About The Quilt

This little quilt was the project for the Greater Houston Area Shop Hop from 2011 (I think that's the right year). I loved the Texas-inspired blocks - yellow roses, a lone star, bluebonnet, prickly pear cactus, Texas Rangers and the Alamo, to name a few. I'm not an experienced seamstress at all, so I was a little intimidated by the small piecing and applique  some of the blocks required and hesitated a long time before even beginning the project. But I really wanted to prove to myself I could learn to do something besides sew straight stitches. I finally started making the blocks in late 2011 and finished the top before the next shop hop started in March 2012. I was very happy with the way it turned out and proud of myself for getting it done.

Stacy Laird Sundgren

Successful Drive-by Quilting #24 goes to Kathyl Jogerst. Kathyl is the first person to get two drive-by quiltings! And they were not in the same town. We were on our Route 66 tour, and I had just finished getting being part of the Cadillac Ranch painted car attraction. I got painted too! After the drive-by, Kathy managed to make it to Quilted Bliss, the quilt shop where our group dropped a few $$.

 

Kathyl says:

I saw on Facebook that Ricky and his Route 66 tour group were going to be coming through Amarillo.  Although I live in Coralville, Iowa, I was in Amarillo for a few weeks assisting my mother who was recovering from a broken pelvis after a fall. I thought it would be fun (and a break in my routine) to participate in another drive-by. Mother and I scouted out a great spot, though she was a bit perplexed by it all ;-) and I contacted Ricky to see if the timing would work. So after a few messages and phone calls.......I was standing on the overpass and waving a quilt as the bus driver honked and flashed the headlights! Success!! I was in such a hurry to get to the over pass in time that I ignored the beeps my car was giving me as I closed the doors. I'm certainly glad Amarillo is flat because in my haste and excitement, I had neglected to put my car in "park"!  So that's what those beeps were!!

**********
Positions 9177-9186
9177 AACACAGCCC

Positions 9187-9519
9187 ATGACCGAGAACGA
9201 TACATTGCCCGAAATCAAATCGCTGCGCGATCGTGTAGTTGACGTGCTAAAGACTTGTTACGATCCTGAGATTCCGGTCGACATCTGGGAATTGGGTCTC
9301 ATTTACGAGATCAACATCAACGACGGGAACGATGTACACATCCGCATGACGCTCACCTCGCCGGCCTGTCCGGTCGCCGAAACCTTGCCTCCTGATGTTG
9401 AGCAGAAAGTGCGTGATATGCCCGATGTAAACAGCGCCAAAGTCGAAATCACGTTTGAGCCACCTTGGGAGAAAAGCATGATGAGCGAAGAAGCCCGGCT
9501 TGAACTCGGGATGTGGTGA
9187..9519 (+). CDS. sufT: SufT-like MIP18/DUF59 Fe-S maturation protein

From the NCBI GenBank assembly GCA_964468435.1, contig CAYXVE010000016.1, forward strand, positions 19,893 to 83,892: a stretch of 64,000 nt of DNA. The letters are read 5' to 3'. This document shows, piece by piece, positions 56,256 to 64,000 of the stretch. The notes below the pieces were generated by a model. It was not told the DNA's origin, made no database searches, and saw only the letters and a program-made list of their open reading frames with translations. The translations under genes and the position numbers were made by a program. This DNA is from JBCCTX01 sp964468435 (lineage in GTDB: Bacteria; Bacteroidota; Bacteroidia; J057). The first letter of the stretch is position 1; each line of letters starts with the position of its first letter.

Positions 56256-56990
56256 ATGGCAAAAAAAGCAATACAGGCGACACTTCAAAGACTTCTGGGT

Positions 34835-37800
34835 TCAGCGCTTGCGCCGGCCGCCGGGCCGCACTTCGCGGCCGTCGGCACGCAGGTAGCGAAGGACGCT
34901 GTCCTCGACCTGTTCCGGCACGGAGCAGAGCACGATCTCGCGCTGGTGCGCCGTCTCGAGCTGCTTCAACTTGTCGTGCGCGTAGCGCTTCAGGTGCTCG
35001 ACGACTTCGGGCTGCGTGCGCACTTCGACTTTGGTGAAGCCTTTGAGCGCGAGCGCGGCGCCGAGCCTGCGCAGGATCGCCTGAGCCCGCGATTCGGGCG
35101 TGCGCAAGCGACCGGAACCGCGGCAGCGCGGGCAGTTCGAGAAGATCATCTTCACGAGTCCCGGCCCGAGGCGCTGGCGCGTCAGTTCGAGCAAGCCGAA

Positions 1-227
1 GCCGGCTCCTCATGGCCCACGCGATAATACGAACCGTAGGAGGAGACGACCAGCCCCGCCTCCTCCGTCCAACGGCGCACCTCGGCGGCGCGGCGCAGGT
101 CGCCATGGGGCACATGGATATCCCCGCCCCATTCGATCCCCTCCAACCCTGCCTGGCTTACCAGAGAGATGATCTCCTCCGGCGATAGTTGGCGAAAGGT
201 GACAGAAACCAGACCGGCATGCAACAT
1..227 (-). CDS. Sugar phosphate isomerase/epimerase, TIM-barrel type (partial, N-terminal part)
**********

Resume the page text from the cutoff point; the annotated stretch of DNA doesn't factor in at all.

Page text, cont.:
About the quilt:

The quilt has an interesting back story.  My mother was an avid garage saler and collects owls (if I told you how many, we would have the producers of "Hoarders" calling.) She found this poor owl quilt at a garage sale and brought it home. She spent an entire winter taking the blocks out of the setting and picking out the quilting (I use that term loosely.) The blocks are a very cute and nicely done embroidery with crayon? or perhaps a fabric paint pen to fill in the colors. However the poor woman either had no idea of how to sew or had a machine that needed to be thrown in the nearest dumpster.

None of the blocks were the same size, her machine stitches chewed holes in the fabric, and she made tubes for the sashing and then stuffed those with fiberfill! (I so wish I had a picture of the quilt before my mother tore it apart.)  She then sent ME the blocks....hint hint. Out of 24 blocks, I found 16 that could be trimmed to a decent size to put together. The owls are machine trapunto and I did a satin stitch around the leaf designs she had "quilted" in the background.  The satin stitch covered many holes. I gave the quilt back to my mother for Christmas one year and she has probably shown it to everyone who has stepped over her threshold since then. She even entered it in a local show, I suspect to show it off to even more people!